23 He makes nations great, and destroys them;
he enlarges nations, and disperses them.

24 He deprives the leaders of the earth of their reason;
he sends them wandering through a trackless waste.

25 They grope in darkness with no light;
he makes them stagger like drunkards.

New International Version
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If you put away the sin that is in your hand and allow no evil to dwell in your tent, then you will lift up your face without shame, you will stand firm and without fear (Job 11:14-15).

Zophar the Naamathite comes onto the scene. (I call him Zophar the Zealous.) He moves up to bat, and he opens with a scorching rebuke to Job's sinful folly, as he sees it. You can almost see Zophar shaking his fist in righteous indignation in Job's face. He accuses Job of wordiness, of foolishness, of mockery, of self-righteous smugness. He says that Job's punishment is richly deserved, that he is only getting what is coming to him—and not even all of that. What a lack of compassion this man shows!

He goes on to describe Job's stupid ignorance in contrast to God's deep wisdom and inscrutable ways. Anybody as stupid as you, Job, will never get any help. He lays it on, heavy and hard. Then he closes with a vivid description of the shining possibilities that can be ahead, if only Job will repent.

Once again, there is no identifying with Job's hurt. There is no sense of empathy, of trying to feel with him the awful torment of mind and spirit that presses him, squeezes him, and drags from him these agonizing cries into the darkness around. These men just lay it on him. They see only the cold, analytical logic of it. Zophar, of course, speaks with a great deal of passion and force, but there is no sense of offering understanding help. He simply lays on a passionate invective.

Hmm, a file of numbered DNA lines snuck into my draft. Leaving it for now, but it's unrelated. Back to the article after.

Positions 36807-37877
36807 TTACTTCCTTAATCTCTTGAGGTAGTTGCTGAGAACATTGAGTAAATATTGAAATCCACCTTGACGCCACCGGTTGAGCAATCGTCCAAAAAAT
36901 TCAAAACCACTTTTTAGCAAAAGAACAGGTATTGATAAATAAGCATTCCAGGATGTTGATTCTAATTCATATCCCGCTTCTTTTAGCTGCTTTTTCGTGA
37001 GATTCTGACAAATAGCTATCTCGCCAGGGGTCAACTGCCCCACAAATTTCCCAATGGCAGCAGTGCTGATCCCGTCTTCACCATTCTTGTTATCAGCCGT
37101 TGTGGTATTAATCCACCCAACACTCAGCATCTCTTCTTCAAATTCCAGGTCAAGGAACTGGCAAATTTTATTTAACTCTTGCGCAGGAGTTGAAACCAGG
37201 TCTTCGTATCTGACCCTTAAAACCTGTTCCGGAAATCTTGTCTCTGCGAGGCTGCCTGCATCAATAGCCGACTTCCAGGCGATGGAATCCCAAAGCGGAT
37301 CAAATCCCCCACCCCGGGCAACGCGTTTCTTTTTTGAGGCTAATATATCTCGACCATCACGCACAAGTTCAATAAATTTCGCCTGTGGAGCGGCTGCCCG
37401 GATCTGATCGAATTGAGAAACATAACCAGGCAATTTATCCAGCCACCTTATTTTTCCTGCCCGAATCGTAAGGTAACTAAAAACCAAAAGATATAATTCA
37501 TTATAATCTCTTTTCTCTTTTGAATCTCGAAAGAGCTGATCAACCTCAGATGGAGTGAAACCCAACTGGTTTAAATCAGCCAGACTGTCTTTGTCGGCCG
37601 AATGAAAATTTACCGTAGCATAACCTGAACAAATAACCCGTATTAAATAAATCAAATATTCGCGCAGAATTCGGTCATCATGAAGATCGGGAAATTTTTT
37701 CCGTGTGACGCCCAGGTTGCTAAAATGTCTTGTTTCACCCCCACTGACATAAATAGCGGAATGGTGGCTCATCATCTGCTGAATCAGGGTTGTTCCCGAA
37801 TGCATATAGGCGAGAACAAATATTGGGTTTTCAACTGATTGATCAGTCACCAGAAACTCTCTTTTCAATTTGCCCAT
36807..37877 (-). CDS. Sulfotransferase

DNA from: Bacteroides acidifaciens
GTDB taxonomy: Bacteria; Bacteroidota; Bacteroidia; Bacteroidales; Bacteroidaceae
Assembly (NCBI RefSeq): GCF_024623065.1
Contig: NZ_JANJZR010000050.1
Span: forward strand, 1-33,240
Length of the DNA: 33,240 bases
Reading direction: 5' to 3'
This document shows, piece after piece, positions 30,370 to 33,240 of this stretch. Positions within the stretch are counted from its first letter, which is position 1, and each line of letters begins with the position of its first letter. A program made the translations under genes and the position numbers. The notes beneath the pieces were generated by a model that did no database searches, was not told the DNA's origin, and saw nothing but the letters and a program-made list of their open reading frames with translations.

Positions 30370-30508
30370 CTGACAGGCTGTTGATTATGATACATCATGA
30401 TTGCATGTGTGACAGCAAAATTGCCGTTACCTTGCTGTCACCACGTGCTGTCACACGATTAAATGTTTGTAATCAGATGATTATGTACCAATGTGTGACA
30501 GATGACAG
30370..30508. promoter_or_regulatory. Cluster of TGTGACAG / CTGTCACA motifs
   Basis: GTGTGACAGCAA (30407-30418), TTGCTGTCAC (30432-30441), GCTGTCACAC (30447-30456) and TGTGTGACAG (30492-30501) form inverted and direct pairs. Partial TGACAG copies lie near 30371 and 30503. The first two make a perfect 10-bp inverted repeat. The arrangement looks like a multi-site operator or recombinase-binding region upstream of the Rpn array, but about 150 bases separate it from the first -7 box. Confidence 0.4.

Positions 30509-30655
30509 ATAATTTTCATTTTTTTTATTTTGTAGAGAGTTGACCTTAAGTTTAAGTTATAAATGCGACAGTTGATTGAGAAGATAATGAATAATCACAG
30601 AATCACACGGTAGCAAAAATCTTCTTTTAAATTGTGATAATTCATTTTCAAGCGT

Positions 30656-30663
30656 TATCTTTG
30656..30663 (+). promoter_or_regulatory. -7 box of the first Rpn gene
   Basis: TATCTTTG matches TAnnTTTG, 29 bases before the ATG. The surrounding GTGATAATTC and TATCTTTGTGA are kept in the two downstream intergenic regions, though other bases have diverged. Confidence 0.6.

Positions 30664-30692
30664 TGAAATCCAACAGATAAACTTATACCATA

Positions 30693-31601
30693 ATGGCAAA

This is the difference between theology and the experience of a man taught by the Spirit. Theology can be very clear and right, but it is all in the head. When you are dealing with a person who is hurting, you must add a deeper dimension—that compassion that Jesus manifested, His sympathy for and identification with hurting people that would prompt them to open the door of their spirits to receive the light He gave through His words.

The first round ends with Job's sarcastic defense in chapters 12-14 and his answers to his friends. Job points out that they deal with elementary truths, things that anybody could know: You haven't helped me. Anyone knows this. You don't understand because you've never been here. You tell me God always punishes unrighteousness, but look around you. There are open idolaters who carry their idols in their hands. There are robbers living at peace who dwell secure. God is not punishing them. Life itself testifies that you are wrong.

Surely, if nothing else, this book of Job should help us to be careful in our approach to the suffering of others, so that we do not add to it. These friends of Job are so rigid in their theology and so blind to the great dimensions of God that they do not yet understand that they are only increasing the torment of this poor man. This is why Scripture exhorts us to Rejoice with those who rejoice, [and] weep with those who weep (Romans 12:15 RSV).

Father, help me to understand more the majesty of Your being and the compassion of Your heart.

Life Application: How do we humbly present ourselves to those who are suffering or in difficult circumstances? Do we seek to offer them Jesus' compassion or theological theories?

We hope you were blessed by this daily devotion.